Retire overseas on $1,200 a month
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León, NicaraguaLike Chiang Mai, León is its country's second-largest city. Like Cuenca, it boasts a large number of colonial-era homes, buildings and churches.
But it hasn't been discovered by expatriates the way nearby Granada has, Peddicord said, which means the cost of living is still low. She said a budget of $1,200 to $1,400 buys a comfortable lifestyle, including $500 to rent a higher-end home. Utilities, including phone, Internet and TV, cost $70, while your food budget would be about $360 and entertainment budget about $200. Full-time household help costs $180.
Las Tablas, PanamaIf you want oceanfront living, check out Las Tablas, which Peddicord said is a nice little beach town on the Pacific coast of the Azuero Peninsula.
Panama has significant advantages for expats, including the fact that it's a tax haven (even Americans can live there tax-free), the country encourages foreigners to settle there by making it easy to acquire residency, and its infrastructure is well-developed. Those advantages have led to an influx of expats that have helped drive up the cost of living in the nation's biggest city, Panama City, but Las Tablas is still relatively undiscovered.
"There's an emerging community of expats living here, and (Las Tablas has) all services and resources you'd need to live very comfortably," Peddicord said. "Your budget could be as little as $1,000 per month. . . . You can rent a little two-bedroom house within five minutes' walk of the beach for as little as $350 a month."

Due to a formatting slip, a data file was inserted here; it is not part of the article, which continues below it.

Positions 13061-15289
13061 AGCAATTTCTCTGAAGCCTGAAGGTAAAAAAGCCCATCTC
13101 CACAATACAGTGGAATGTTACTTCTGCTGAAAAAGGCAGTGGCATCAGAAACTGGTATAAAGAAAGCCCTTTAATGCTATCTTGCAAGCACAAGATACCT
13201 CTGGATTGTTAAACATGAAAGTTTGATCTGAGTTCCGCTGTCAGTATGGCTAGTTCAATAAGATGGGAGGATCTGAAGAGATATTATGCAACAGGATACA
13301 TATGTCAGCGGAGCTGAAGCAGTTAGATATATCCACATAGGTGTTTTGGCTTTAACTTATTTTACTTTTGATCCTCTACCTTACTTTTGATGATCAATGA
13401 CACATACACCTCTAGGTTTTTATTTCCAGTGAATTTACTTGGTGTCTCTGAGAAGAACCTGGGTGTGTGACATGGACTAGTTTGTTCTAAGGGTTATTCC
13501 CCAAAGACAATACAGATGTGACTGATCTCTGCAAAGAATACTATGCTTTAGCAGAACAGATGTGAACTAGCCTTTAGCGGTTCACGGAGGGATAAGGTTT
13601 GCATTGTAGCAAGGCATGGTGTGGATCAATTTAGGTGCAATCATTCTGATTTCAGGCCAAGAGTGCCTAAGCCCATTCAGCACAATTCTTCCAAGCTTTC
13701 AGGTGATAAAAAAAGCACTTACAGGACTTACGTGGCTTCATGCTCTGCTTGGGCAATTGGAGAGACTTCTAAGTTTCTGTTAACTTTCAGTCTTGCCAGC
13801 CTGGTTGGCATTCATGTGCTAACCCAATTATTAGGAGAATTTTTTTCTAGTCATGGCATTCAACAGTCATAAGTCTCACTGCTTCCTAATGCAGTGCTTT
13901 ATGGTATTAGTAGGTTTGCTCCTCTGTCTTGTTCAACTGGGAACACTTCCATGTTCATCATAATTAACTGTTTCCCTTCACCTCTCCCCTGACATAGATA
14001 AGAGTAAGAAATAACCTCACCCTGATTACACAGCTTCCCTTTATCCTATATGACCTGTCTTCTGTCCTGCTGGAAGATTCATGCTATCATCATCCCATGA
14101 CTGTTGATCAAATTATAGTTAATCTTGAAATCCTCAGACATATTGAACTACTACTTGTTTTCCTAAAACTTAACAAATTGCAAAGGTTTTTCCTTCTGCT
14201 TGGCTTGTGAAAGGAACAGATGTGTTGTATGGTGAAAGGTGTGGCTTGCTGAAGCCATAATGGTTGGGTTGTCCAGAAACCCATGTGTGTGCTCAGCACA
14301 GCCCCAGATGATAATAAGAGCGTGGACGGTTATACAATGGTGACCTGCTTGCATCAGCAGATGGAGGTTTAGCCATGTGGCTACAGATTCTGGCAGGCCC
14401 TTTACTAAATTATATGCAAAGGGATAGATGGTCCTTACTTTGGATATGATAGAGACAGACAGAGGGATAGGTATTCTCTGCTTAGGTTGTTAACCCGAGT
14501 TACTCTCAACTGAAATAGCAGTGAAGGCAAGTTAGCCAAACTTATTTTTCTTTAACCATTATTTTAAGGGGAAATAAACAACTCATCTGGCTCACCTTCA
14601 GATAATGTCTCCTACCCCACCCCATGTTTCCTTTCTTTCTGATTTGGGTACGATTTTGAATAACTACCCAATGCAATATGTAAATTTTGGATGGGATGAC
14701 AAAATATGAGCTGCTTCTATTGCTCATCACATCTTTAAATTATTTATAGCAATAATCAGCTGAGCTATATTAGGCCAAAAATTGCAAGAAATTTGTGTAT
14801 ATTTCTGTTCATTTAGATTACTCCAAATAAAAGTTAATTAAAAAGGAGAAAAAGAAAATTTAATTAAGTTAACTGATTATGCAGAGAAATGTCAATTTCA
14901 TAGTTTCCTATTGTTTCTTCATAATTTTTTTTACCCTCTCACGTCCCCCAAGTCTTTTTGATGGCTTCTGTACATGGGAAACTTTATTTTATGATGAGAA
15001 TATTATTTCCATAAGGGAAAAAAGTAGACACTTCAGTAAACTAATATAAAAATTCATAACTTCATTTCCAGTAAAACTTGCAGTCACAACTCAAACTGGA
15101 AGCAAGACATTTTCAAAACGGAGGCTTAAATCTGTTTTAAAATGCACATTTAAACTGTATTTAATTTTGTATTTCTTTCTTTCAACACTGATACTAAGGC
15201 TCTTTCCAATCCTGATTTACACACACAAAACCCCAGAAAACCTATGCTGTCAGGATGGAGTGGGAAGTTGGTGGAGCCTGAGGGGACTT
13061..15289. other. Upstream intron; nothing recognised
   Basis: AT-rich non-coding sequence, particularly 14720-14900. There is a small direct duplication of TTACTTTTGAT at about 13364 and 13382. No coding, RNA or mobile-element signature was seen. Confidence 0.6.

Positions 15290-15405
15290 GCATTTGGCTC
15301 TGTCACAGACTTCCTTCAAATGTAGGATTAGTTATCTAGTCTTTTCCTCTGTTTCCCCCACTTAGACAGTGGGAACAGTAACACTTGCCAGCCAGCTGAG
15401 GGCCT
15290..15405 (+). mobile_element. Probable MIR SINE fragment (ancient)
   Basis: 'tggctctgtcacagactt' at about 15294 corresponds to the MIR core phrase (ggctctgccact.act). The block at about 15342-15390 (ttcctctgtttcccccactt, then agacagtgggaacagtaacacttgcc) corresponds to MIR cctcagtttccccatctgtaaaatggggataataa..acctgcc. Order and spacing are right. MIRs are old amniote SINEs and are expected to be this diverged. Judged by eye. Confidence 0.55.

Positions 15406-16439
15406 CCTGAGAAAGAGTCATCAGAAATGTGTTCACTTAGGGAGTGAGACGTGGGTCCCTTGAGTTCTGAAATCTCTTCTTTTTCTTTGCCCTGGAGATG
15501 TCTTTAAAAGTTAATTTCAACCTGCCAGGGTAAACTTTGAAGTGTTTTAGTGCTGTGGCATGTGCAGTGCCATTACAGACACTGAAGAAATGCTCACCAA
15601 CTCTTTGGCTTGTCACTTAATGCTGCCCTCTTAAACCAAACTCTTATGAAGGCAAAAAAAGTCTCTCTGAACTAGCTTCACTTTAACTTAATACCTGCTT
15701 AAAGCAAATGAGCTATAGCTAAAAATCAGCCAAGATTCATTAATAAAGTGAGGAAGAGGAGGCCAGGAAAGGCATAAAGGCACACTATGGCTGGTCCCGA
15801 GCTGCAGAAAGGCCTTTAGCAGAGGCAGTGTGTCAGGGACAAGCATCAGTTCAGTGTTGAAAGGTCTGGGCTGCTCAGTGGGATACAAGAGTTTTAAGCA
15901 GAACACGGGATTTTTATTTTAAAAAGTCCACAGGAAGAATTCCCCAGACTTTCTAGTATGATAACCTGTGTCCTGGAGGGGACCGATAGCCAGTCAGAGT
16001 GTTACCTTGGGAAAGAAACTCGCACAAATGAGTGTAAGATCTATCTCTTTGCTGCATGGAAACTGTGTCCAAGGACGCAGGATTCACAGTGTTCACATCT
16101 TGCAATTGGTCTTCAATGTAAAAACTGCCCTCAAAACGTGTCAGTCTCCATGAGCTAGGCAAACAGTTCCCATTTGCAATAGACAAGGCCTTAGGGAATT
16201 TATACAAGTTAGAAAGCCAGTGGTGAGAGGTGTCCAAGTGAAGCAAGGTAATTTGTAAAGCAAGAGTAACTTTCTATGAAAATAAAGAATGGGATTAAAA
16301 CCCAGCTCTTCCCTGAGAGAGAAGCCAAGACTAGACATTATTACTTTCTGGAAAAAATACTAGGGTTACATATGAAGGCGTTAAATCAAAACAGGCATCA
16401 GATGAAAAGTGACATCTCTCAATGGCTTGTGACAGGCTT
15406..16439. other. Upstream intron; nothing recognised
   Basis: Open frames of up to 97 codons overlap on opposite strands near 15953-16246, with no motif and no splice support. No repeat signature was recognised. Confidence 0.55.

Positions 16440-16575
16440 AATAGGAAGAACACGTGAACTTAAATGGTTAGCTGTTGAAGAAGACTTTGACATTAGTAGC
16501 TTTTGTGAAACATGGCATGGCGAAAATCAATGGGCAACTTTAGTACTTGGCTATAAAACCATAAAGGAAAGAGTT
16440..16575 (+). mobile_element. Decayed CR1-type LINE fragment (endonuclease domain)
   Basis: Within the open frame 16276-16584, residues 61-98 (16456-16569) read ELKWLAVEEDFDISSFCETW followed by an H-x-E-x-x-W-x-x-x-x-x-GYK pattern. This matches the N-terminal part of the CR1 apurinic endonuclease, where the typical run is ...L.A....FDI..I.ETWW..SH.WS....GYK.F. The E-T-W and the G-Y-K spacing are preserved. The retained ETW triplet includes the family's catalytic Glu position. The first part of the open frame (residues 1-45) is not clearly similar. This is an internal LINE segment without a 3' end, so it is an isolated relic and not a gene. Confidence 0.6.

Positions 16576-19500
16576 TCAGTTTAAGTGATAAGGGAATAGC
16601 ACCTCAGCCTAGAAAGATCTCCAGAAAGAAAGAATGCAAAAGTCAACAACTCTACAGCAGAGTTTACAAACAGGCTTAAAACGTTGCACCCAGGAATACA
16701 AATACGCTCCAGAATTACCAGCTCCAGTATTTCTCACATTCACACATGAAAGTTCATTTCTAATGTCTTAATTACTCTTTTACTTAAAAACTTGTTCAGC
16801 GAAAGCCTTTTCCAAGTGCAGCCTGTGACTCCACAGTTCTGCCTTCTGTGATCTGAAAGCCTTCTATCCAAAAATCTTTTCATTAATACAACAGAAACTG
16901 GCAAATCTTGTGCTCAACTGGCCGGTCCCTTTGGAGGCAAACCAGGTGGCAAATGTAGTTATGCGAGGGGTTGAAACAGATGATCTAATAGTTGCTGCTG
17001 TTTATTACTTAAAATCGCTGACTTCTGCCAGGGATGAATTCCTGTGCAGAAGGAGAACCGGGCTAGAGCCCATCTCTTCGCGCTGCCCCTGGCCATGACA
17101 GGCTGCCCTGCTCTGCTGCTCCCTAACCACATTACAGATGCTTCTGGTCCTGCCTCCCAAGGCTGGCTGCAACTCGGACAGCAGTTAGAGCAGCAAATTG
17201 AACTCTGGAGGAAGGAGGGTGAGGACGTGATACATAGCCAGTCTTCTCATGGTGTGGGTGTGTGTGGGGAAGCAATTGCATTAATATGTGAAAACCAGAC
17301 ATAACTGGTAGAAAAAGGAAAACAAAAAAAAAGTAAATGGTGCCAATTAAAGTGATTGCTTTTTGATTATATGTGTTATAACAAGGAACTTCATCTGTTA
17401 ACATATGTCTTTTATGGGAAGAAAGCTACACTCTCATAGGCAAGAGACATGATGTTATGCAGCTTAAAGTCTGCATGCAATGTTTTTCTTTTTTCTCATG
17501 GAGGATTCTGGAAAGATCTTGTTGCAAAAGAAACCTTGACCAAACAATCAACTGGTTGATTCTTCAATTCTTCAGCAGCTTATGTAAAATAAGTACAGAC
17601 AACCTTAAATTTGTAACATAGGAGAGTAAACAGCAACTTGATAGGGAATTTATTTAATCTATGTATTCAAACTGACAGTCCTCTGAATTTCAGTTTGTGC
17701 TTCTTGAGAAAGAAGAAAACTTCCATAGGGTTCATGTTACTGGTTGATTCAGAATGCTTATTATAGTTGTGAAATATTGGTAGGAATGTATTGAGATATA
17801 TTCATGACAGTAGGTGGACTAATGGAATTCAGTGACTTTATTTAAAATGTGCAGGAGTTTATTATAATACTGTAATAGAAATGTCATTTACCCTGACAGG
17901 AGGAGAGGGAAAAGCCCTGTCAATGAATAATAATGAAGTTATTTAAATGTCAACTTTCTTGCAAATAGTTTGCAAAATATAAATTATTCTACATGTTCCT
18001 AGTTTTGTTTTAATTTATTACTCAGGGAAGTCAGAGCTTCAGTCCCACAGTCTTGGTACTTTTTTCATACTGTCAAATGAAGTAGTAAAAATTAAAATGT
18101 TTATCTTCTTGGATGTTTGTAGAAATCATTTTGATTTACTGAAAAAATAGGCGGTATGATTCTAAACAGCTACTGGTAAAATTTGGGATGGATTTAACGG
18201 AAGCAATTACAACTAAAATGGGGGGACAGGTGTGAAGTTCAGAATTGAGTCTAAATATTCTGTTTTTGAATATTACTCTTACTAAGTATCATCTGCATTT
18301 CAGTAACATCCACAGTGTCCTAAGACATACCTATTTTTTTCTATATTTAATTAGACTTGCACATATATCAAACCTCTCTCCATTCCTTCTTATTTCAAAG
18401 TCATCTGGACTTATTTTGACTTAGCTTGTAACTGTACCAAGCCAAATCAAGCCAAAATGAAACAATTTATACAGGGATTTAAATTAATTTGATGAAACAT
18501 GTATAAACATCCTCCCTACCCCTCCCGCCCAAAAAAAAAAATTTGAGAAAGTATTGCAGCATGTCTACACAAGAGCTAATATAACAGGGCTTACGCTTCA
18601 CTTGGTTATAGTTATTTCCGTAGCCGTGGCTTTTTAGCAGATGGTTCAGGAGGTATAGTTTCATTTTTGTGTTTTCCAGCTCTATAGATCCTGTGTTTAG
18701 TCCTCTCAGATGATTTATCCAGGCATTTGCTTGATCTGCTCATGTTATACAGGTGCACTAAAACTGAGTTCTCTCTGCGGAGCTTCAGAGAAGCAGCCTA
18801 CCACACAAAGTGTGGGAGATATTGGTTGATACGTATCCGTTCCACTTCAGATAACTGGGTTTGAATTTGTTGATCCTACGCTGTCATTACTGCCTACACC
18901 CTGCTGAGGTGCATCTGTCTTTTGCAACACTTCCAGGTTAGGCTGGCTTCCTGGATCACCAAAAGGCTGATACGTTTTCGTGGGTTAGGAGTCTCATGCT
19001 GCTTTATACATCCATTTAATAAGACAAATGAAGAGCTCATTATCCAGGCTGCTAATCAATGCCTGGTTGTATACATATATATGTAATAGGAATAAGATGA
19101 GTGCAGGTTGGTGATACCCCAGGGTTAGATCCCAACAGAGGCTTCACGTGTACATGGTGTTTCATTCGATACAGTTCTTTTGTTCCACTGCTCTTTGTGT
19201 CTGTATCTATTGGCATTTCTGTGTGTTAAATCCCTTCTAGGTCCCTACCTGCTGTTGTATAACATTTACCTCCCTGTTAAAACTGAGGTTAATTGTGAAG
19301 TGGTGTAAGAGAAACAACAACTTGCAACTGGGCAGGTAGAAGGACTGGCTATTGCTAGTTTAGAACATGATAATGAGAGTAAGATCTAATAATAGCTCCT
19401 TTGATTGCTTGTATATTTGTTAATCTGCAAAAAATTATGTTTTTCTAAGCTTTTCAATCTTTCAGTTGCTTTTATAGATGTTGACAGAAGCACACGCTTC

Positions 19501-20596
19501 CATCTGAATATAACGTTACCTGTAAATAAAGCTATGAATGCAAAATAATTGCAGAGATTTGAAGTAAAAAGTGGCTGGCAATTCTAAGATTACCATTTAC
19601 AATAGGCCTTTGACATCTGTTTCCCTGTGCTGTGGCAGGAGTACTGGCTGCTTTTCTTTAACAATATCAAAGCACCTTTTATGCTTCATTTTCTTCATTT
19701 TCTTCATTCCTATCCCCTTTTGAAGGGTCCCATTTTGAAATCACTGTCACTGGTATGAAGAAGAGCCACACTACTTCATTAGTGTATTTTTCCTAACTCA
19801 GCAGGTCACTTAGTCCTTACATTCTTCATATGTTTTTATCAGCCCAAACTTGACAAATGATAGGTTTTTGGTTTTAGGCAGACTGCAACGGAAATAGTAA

Utilities average $200 a month and food $300, while $80 is a reasonable entertainment budget. Full-time household help costs $150.
Penang, MalaysiaPeddicord called Malaysia the best option in Asia for full-time retirement living, because it's the only country in Asia that makes it easy for foreign retirees to gain full-time residency.
Income from foreign sources is tax-free, and foreigners are allowed to buy real estate (which isn't a given elsewhere). Malaysia is also determined to become a "first world" country by 2020, which means it's investing in infrastructure, including modern divided highways and convenient airports. Health care is considered good as well, with a thriving trade of "health tourists" who come to save money on surgical procedures and other treatments.
"This country is a melting pot and very international, with good infrastructure and great food," Peddicord said. But Penang is the cheaper of the two big expat centers (the other is Kuala Lumpur). About $1,200 a month "buys a comfortable life here," covering an $800 rental apartment and $100 each for food, utilities and entertainment, Peddicord said. Full-time household help would set you back $130 a month.
Can't imagine retiring outside the United States? Never fear. In an upcoming column I'll highlight five cheap places to retire in the U.S.Liz Pulliam Weston is the Web's most-read personal-finance writer. She is the author of several books, most recently "Your Credit Score: Your Money & What's at Stake." Weston's award-winning columns appear every Monday and Thursday, exclusively on MSN Money. She also answers reader questions on the Your Money message board and helps middle-class families cope at Building a Brighter Future.
Published June 16, 2010